“To Indigenous librarianship, Gene Joseph is an unsung hero whose professional leadership laid a foundation for the future,” says Patricia Geddes, Student Engagement and Community Outreach Librarian at VIU. “Gene’s innovative approach to her work continues to inspire the next generation of Indigenous information professionals working towards decolonizing library services and building recognition for Indigenous knowledge systems.”
Joseph was the founding librarian of the Xwi7xwa Library at UBC, the only post-secondary Aboriginal library in Canada.
“She created an atmosphere that has continued to this day, an atmosphere that welcomed Aboriginal students and created a home-like environment for them as they adjusted to academic life in a huge institution,” says Tim Atkinson, VIU’s now-retired University Librarian.
In 1969, the federal government proposed to end the Indian Act, and First Nations communities in BC were coming together to legally stand up for Aboriginal Rights and Land Title.
“It was an exciting time politically for First Nations people,” Joseph says. “As a young woman, I decided my long-term goal was to work on Aboriginal Land Title. I wanted to do something to help First Nations – to help my people.”
In 1984, she was recruited to organize materials for the Delgamuukw v. British Columbia Supreme Court case, a landmark ruling that set a legal precedent for the court’s recognition of Aboriginal Title in Canada.
Although legally defined as Delgamuukw v. BC, Joseph intentionally refers to the trial as Delgamuukw Gisday’wa v. BC as both Gitxsan and Wet’suwet’en Nations were represented on the case – a fact too often overlooked.
“For me, it’s important terminology as I have dedicated my whole life to trying to correct terminology describing First Nations issues and subjects,” she says.
The case holds significant personal meaning to Joseph as she was born in Wet’suwet’en territory in the village of Hagwilget/Tse-kya, and has close connections to both Wet’suwet’en and Gitxsan peoples.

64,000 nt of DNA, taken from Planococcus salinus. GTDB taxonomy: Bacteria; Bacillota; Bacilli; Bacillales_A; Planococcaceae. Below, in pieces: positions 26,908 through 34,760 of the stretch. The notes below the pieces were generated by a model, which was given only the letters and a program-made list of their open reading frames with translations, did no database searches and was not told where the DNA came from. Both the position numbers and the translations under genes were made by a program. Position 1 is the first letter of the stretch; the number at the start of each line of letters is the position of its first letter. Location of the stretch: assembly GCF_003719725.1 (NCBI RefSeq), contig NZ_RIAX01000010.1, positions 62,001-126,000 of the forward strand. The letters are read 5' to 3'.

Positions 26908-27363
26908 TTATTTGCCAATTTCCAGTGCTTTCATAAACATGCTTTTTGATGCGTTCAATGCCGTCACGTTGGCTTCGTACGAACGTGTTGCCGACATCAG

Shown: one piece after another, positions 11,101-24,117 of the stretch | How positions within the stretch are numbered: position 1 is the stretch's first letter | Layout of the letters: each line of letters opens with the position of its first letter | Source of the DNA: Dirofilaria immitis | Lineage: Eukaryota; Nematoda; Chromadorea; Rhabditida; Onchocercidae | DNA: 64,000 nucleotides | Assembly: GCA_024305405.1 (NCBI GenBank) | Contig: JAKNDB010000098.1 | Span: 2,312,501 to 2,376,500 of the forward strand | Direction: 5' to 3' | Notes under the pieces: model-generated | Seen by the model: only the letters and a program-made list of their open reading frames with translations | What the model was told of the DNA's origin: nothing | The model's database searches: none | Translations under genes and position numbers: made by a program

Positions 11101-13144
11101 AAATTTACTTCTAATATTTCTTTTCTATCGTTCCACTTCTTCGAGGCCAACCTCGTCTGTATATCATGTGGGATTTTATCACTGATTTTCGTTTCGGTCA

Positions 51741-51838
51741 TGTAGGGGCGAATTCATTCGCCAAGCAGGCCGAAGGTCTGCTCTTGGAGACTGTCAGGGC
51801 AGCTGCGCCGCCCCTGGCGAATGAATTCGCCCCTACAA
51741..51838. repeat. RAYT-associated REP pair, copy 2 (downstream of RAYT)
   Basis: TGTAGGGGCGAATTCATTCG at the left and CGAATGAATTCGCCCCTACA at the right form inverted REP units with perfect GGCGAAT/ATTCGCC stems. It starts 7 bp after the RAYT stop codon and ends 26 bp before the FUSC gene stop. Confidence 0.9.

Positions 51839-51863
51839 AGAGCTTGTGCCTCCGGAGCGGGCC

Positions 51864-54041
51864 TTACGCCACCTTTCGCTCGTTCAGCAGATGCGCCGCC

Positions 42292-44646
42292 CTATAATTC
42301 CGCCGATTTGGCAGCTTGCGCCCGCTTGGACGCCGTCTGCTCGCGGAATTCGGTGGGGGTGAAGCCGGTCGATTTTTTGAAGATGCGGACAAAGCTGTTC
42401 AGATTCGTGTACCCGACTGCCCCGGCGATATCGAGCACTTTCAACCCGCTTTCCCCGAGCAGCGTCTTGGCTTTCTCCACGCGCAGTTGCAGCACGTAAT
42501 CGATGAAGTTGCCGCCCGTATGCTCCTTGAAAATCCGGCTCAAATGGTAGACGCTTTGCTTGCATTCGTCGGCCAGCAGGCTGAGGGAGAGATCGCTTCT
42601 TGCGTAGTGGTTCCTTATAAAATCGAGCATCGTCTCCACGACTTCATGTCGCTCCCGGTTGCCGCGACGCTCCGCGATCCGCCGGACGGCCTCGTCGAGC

“Through her efforts and collaboration with the chiefs and lawyers, Gene brought the Delgamuukw case to life and helped make the rights of the Gitxsan and Wet’suwet’en people real in court,” says Stuart Rush, consultant at White Raven Law. “She has left a powerful legacy in what she accomplished for her people and for the land.”
Joseph went on to assist as Senior Advisor and Director of Research and Litigation Support at White Raven Law for the Haida Nation Aboriginal Title court case.
In 1991, Joseph helped establish the BC Library Association First Nations Interest Group, a professional network that holds a scholarship endowment created in her name to support Aboriginal graduate students pursuing library sciences. The funding for the scholarship originally came from the successful volunteer-run workshops for First Nations community information workers.
At the time of the first award, Joseph was one of the few First Nations librarians in Canada. Now 16 Aboriginal Gene Joseph Scholars are working as information professionals.
“I am proud the scholarship has affected so many people obtaining their master’s degree. I am proud I am no longer the only First Nations librarian in BC. It was difficult to be the only person in my field; no assistance or colleagues to understand what you are going through,” Joseph says.